The World is Moving to Cloud but Which Way Will it Turn?

The future could be messy

In today's digital world, change is the only constant for organisations. With the exponential data growth driven by digitalisation, cloud is no longer optional for organisations looking to remain competitive. They are on a software-defined journey and are looking for ways to best leverage cloud services in all their favours. At this pace, the expectations are high for the IT department looking to support the needs of the business. This could mean becoming more agile, streamlining operations or reducing costs to free up resources that can be repurposed.

The need to go faster and be more responsive can lead to an IT environment that is fragmented and ultimately more fragile. In turn, this fragmentation can also complicate the efficient management and protection of the company's information assets.

As we see the world moving to the cloud, what direction do we expect businesses to travel?

Private Cloud Infrastructure

The private cloud is an ideal option for organisations prioritising the need to keep confidential data in country or on-site. This consideration, coupled with the perception that private clouds are less risky and offer easier service level management, means that more organisations are continuing to push workloads to private cloud infrastructure rather than public. A fear of being locked into public cloud vendors is also driving enterprises to the private cloud.

The Public Cloud

A common perception is that less important workloads will migrate to the cloud at a much faster rate than critical workloads. However, from a recent study we found that this is not the case. Across the board, workloads of all types are migrating to the public cloud at similar rates.

Cost and agility is a big driver for organisations to move more workloads to public cloud. Nevertheless, security concerns are a deterrent for many organisations despite significant improvement in this area over the past few years.

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The Hybrid World

It's clear that organisations are not looking to move entirely to the cloud at this stage. This means that IT departments will have to continue to manage information located across a heterogeneous environment made up of both traditional and cloud technologies.

In order to effectively manage such a mixed infrastructure, a centralised tool that’s capable of ensuring high availability and efficient disaster recovery measures will become increasingly important.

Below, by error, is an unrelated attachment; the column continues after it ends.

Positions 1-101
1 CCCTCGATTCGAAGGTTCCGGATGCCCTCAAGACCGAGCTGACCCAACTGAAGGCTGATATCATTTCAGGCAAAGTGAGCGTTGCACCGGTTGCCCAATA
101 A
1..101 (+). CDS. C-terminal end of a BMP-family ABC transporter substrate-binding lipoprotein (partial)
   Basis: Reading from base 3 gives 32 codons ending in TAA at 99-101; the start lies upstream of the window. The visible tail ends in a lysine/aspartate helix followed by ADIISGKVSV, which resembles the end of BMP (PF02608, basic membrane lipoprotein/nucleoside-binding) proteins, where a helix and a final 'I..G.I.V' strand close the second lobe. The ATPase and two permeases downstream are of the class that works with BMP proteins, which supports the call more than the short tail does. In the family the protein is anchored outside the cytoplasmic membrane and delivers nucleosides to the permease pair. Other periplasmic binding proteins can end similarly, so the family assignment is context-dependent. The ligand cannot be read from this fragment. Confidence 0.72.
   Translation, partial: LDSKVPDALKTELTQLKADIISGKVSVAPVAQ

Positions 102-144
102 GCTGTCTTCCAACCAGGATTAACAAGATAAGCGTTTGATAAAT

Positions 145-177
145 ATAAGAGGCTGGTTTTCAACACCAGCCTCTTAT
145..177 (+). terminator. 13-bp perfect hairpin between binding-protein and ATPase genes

Over the next 24 months, we expect organisations to approximately double the percentage of workloads in the public cloud. Companies will also increasingly look to leverage two or more cloud infrastructure vendors to support their workload requirements. This is further evidence of how fragmented IT is becoming in the digital age.

For IT teams, there is added pressure to ensure information is adequately protected and managed across an increasingly mixed and disparate environment.


Businesses are quickly realising that putting all of their eggs in one basket isn’t always the best strategy when it comes to the cloud, leading to an increase in multi-cloud strategy implementation. According to an IDC report, more than 85% of Enterprise IT Organisations will commit to multi-cloud architectures by 2018 (IDC Futurescape, Worldwide Cloud 2017).

With a multi-cloud strategy, businesses have the ability to run multiple workloads on multiple applications, instead of relying on one single application.

The benefits are far reaching and include freedom from lock-in contracts, all whilst maintaining flexibility and room for infrastructure growth. Additionally, multi-cloud caters for unique needs, avoids the pain of legacy app migrations and allows businesses to diversify their cloud portfolio.

However, reaping these benefits requires an effective and tailored data management solution. Besides having visibility over their data, businesses need to avoid siloed infrastructure, security hazards and complexity.

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The Future Could be Messy

As we see it, even though organisations are rapidly migrating workloads to the public cloud, this is not a complete migration. Many companies will continue to look to keep workloads on-premise in either traditional or private cloud infrastructure.

The future could be messy with a mix of traditional on-premises, private and public clouds. This puts pressure on IT and cloud providers to ensure proper solutions that help maintain data visibility, management and control are in place.

To be successful, organisations will need to look for partners to help manage the chaos.